Sentell v. New Orleans & Carrollton R. Co.,
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166 U.S. 698 (1897)
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U.S. Supreme Court
Sentell v. New Orleans & Carrollton R. Co., 166 U.S. 698 (1897)
Sentell v. New Orleans & Carrollton Railroad Company
Submitted March 25, 1897
Decided April 26, 1897
166 U.S. 698
A state statute providing that no dog shall be entitled to the protection of the law unless placed upon the assessment rolls, and that in a civil action for killing a dog, the owner cannot recover beyond the value fixed by himself in the last assessment preceding the killing, is within the police power of the state.
This was an action originally instituted by Sentell in the Civil District Court for the Parish of Orleans to recover the value of a Newfoundland bitch, known as "Countess Lona," alleged to have been negligently killed by the railroad company.
The company answered, denying the allegation of negligence, and set up as a separate defense that plaintiff had not complied either with the requirements of the state law, or of the city ordinances, with respect to the keeping of dogs, and was therefore not entitled to recover. The law of the state was as follows:
"SECTION 1. Be it enacted by the General Assembly of the State of Louisiana that sec. (1201) twelve hundred and one of the Revised Statutes of Louisiana be amended and reenacted so as to read as follows:"
" From and after the passage of this act, dogs owned by citizens of this state are hereby declared to be personal property of such citizens, and shall be placed on the same guarantees of law as other personal property, provided, such dogs are given in by the owner thereof to the assessor."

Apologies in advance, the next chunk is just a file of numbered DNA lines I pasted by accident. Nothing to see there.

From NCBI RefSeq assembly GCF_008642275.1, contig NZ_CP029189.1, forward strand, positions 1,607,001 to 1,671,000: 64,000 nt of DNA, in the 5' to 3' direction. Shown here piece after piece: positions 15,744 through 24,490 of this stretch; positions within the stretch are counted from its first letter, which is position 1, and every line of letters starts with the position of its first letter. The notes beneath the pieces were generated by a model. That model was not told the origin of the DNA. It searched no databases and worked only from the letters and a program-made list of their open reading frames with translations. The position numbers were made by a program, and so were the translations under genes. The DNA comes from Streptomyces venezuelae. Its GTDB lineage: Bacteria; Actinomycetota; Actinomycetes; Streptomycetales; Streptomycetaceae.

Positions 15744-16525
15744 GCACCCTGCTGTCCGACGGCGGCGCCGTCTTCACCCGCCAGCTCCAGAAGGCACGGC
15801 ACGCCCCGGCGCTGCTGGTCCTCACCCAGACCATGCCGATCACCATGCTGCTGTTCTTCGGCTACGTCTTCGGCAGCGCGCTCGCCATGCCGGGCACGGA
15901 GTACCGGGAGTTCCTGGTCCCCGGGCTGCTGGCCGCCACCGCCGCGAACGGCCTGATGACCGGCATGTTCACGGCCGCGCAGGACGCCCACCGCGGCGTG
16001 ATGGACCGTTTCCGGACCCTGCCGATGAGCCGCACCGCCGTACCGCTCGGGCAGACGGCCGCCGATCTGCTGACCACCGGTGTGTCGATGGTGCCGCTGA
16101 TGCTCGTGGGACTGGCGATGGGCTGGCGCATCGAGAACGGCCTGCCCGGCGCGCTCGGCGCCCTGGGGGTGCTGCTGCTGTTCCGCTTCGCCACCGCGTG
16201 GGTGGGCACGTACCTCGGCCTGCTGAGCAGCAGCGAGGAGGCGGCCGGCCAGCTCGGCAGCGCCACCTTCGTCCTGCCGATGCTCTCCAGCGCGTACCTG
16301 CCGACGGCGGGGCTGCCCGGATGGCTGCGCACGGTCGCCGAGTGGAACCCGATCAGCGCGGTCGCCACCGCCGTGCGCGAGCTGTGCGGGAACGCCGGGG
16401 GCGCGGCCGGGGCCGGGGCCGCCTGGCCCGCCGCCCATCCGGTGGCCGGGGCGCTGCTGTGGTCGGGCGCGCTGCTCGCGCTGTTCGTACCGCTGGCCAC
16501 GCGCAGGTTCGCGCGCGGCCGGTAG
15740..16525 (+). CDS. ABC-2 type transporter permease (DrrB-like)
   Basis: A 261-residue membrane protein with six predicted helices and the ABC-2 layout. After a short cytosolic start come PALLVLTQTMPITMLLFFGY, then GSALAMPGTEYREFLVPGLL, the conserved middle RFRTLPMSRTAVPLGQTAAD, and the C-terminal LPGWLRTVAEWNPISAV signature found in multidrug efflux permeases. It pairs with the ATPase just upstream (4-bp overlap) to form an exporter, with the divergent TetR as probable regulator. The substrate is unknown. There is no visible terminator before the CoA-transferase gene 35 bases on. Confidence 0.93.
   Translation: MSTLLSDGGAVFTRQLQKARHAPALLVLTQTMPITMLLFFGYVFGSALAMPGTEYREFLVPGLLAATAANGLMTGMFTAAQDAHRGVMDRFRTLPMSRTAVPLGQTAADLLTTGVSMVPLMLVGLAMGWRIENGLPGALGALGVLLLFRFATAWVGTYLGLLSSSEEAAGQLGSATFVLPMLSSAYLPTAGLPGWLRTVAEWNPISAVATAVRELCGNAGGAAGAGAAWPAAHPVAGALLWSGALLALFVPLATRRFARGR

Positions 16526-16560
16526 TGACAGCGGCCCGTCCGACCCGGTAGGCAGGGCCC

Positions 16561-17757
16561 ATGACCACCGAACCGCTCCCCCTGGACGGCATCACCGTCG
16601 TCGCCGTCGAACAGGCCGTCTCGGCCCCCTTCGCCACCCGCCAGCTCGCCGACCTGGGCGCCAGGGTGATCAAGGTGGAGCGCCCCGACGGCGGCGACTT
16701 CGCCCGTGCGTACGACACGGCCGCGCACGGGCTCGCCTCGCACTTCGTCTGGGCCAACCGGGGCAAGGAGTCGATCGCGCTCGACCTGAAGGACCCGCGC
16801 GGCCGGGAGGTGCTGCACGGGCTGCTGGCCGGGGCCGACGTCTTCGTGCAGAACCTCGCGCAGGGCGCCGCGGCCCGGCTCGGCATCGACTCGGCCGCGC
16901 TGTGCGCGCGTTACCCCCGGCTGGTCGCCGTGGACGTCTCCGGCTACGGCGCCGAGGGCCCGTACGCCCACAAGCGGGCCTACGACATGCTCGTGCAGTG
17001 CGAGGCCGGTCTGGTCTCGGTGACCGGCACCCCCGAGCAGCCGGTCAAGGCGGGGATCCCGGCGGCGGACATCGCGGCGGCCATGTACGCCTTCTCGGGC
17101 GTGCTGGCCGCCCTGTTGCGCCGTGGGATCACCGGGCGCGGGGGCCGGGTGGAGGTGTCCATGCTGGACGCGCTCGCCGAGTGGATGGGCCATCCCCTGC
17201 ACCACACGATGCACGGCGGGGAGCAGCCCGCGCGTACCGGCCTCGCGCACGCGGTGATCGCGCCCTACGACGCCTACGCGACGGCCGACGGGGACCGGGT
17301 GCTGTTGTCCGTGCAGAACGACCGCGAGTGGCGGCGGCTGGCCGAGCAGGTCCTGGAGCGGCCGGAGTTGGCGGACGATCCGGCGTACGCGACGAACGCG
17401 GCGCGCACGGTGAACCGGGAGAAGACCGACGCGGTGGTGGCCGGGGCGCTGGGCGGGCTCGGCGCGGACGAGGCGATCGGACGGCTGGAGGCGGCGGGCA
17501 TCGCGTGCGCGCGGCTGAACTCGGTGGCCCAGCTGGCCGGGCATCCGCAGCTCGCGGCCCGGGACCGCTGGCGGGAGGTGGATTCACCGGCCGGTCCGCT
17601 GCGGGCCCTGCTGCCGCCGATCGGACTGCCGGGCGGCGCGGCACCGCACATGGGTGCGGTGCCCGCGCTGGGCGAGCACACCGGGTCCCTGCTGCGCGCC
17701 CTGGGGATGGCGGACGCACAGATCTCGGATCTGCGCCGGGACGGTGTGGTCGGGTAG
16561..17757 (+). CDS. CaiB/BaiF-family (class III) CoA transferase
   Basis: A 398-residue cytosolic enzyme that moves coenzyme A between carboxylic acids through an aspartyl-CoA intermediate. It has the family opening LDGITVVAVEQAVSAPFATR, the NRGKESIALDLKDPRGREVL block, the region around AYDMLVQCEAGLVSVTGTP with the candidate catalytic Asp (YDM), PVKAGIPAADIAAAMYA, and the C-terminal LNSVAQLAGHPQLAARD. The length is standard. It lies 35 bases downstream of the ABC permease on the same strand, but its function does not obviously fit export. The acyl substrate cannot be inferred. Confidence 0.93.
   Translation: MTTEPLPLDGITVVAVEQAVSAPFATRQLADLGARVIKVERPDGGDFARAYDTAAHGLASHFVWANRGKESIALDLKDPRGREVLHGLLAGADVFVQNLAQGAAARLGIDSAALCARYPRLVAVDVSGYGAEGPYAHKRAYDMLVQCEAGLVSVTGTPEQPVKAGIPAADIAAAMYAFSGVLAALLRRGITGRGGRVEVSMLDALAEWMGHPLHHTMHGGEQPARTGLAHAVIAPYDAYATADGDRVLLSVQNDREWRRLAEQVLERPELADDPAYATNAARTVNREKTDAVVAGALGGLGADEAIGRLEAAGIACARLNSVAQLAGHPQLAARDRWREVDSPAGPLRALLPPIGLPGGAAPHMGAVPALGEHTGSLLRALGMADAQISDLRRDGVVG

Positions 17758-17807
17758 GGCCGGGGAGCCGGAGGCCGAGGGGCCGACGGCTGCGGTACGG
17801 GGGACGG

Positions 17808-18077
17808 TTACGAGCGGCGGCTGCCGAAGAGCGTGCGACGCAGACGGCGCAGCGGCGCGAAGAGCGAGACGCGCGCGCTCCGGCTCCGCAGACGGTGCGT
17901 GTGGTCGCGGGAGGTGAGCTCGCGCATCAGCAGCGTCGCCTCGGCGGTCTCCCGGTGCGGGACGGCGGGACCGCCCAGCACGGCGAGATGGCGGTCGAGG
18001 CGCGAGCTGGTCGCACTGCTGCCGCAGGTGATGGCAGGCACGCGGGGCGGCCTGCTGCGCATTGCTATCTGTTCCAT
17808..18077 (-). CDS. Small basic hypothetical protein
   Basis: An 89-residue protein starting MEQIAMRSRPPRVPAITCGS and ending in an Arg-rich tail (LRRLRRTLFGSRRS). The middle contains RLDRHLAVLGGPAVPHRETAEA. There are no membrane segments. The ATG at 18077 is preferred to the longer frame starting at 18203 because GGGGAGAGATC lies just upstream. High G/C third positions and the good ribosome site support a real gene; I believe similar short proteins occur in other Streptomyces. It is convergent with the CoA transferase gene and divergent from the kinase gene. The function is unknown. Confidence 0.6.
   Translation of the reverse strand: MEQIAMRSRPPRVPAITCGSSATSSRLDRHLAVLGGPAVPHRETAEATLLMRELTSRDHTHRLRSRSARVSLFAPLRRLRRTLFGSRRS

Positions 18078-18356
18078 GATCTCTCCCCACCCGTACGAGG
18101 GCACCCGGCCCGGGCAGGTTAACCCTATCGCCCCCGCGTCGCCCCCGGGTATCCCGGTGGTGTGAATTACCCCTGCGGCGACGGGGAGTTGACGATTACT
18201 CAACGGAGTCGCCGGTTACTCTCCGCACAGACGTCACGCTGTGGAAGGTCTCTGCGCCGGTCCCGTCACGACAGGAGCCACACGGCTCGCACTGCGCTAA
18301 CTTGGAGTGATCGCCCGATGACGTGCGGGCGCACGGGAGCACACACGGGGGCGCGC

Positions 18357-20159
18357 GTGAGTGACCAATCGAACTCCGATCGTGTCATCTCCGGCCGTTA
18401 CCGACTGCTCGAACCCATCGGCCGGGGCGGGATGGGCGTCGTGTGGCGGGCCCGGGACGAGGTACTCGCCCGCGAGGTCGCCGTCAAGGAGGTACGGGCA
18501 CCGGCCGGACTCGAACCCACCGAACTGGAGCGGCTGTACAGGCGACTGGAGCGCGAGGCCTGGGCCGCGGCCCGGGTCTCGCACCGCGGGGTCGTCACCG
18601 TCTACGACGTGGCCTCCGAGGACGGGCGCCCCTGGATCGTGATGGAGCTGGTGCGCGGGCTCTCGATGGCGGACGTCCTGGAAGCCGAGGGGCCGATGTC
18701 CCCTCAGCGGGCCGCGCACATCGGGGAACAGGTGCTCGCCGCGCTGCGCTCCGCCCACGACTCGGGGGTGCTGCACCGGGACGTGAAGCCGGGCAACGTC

"SEC. 2. Be it further enacted . . . that no dog shall be entitled to the protection of the law unless the same shall have been placed upon the assessment rolls. "
"SEC. 3. Be it further enacted . . . that in civil actions for the killing of or for injuries done to dogs, the owner cannot recover beyond the amount of the value of such dog or dogs, as fixed by himself in the last assessment preceding the killing or injuries complained of."
"SEC. 4. Be it further enacted . . . that all laws in conflict with this act be repealed."
"Approved July 5, 1882."
By the city ordinance, adopted July 1, 1890, No. 4613,
"no dog shall be permitted to run or be at large upon any street, alley, highway, common or public square within the limits of the City of New Orleans, provided that this section shall not apply to any dog to which a tag, obtained from the treasurer, is attached."
By section 8, the treasurer was directed to furnish metal dog tags to all persons applying for the same at the rate of two dollars each, available only for the year in which they were issued.
Plaintiff denied the constitutionality of the state act, and the court charged the jury that the fact that the dog was not tagged as required by the city ordinances could not affect the right of the plaintiff to recover; that the above act of the legislature was unconstitutional as destructive of the right of property, and that, a dog being property, a law which requires that property should not be protected unless listed for taxation was in conflict with the Constitution of the United States, providing that no person shall be deprived of his life, liberty, or property without due process of law. The jury returned a verdict in favor of the plaintiff for $250, upon which judgment was entered.
The case was carried to the court of appeals, which reversed the judgment of the trial court and entered judgment in favor of the defendant, holding that plaintiff should have shown a compliance with the law of the state and the ordinances of the city as a condition precedent to recover. Whereupon plaintiff sued out a writ of error from this Court.